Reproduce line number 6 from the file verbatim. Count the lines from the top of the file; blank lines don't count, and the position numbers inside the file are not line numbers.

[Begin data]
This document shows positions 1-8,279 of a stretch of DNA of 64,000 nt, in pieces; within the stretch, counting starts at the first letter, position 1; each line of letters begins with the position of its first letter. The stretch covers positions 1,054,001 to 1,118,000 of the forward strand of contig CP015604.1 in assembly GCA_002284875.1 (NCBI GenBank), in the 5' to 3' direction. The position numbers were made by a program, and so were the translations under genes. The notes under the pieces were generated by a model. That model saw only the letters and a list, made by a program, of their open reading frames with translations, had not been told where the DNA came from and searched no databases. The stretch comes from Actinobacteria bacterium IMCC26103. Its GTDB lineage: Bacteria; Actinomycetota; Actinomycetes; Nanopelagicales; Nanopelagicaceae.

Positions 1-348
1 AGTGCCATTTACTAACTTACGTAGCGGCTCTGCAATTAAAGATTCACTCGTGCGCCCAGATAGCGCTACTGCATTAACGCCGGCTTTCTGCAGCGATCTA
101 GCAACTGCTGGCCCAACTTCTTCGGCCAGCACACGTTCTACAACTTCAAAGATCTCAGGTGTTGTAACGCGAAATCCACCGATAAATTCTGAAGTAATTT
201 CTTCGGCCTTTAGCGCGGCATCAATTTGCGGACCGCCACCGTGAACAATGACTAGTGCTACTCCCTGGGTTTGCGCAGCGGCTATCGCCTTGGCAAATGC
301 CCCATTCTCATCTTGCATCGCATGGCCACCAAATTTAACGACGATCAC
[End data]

301 CCCATTCTCATCTTGCATCGCATGGCCACCAAATTTAACGACGATCAC